- Week One: After my first marathon in New York City on Nov.1, where I finished in 3:24, 16 minutes slower than my PR, I didn’t feel sore at all afterwards. I cross-trained the next day, did a 6-mile tempo run, rested, and ran easy before my next race, the Indianapolis Monumental Marathon, on Nov. 7.
- Week Two: I finished Indianapolis Marathon in 3:11 after going out way too fast, and paid for it later. For a full 4 days afterwards, my core was super sore. I felt like someone had punched me in the gut. I rested and ran easy until the Richmond Marathon on Nov. 14.
- Week Three: About a mile into the Richmond Marathon, I started to feel the pain of Piriformis Syndrome on my left side, the first red flag that perhaps I was running too much too hard. It haunted me all the way through the race, but hasn’t emerged since. At Richmond, I ran 3:15, 4 minutes slower than the week before, and 7 minutes slower than my PR. After Richmond the only pain I had resulted from the face-plant I took on my 2-mile “recovery run” the day after the race. I skinned my palms and hips, and bruised my still-sore core. Because of this, I didn’t run at all in the week between Richmond and the JFK 50-miler, Nov. 21.
- Week Four: I’d never shown up to any starting line with so much time since my last run as I did at JFK. As it happened, overdosing on rest was just the right move. Since I spent the first 16 miles of JFK walking and hiking slowly, I was sufficiently warmed up by the time the terrain was flat enough to start racing in earnest. After the race I spent 5 hours in the car driving home – not exactly the post-marathon recovery routine RW advises – and I paid for it later.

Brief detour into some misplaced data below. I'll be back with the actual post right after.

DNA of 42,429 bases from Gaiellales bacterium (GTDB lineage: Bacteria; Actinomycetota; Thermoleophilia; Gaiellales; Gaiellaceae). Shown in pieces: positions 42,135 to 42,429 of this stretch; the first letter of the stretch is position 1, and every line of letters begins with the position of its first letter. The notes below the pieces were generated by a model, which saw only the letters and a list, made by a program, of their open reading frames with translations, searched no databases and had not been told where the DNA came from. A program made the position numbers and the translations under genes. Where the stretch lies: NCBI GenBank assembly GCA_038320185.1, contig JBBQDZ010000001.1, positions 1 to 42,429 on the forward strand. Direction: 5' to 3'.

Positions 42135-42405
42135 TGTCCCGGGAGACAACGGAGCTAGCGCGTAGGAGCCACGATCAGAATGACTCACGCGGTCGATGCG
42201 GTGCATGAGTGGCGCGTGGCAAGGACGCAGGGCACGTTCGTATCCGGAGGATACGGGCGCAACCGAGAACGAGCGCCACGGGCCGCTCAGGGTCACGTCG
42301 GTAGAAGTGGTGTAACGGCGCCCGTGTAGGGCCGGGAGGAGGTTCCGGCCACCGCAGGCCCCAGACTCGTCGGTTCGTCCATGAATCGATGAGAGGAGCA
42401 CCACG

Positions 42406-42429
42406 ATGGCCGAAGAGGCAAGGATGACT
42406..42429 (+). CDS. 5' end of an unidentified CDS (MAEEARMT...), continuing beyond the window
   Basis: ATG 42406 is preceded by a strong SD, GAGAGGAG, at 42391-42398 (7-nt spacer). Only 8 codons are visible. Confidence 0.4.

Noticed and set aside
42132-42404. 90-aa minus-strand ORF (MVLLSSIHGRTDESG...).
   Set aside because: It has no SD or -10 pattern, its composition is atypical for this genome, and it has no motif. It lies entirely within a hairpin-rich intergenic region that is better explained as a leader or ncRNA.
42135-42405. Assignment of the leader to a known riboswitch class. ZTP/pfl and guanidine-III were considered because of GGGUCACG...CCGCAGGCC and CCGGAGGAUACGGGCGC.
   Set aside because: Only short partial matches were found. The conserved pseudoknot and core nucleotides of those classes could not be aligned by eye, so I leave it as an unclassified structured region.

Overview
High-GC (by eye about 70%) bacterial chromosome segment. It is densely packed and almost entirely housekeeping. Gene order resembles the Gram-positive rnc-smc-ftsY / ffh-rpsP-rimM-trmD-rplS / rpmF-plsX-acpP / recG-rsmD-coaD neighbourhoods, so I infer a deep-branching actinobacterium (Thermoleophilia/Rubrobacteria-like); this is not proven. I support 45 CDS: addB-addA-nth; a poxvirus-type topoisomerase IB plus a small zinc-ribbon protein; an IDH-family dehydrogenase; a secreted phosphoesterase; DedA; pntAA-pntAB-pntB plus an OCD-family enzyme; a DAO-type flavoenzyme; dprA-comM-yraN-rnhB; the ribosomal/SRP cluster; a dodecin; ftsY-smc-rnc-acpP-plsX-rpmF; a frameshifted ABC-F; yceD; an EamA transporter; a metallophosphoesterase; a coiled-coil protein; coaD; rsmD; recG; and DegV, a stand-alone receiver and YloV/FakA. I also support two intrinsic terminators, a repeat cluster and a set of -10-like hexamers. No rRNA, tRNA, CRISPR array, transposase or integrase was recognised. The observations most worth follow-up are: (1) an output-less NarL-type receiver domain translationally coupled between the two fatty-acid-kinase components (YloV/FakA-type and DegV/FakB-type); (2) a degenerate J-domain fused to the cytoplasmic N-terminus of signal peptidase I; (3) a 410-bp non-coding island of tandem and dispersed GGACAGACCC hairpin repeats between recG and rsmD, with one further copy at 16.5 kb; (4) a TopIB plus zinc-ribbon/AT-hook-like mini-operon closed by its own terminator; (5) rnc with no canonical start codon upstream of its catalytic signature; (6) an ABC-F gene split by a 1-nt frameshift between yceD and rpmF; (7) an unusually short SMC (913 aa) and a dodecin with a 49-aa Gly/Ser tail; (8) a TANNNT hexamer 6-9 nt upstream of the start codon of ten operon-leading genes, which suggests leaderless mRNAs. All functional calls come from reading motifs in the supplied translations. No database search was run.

It’s taken a full four days to shake off that “first marathon” level of soreness. It hurt to move and it hurt not to move. Stairs were impossible. Everything chafed. I was bloody and bruised. I have been trying to use the stationary bike and attempted some yoga. But mostly I’ve been doing a lot of sleeping and complaining. There’s only one thing I can’t complain about: a race this weekend.
It takes a village. I have to thank my adorable husband, two girls, co-workers and boss, who endured months where I was absent for long stretches of time, or worse, present and cranky, picky, and all-around high maintenance. I also have to thank thousands of people who I never met, who sent encouraging words of support, congratulations, and reassurance when I needed it most. Usually, when I’m training for marathons I do my own thing and meet up with friends and running clubs whenever it’s convenient. But with the Marathon Challenge, I had hundreds of people out there 24-hours-a-day no matter how crazy my schedule got, to commiserate with and cheer on and be inspired by. Without them, there’s no way that I would have ended up at any of the starting lines as happy and excited as I did. I felt like we were in one giant race that started in waves, starting October 3, with the first marathons of the season, in St. George, Utah, and the Twin Cities, and continuing on, through marathons in Chicago, New York, Richmond, and Philly. I hadn’t thought much about online social media before the Marathon Challenge, but I am a convert. Thank you to all of my new friends and support crew out there. I couldn’t do it without you!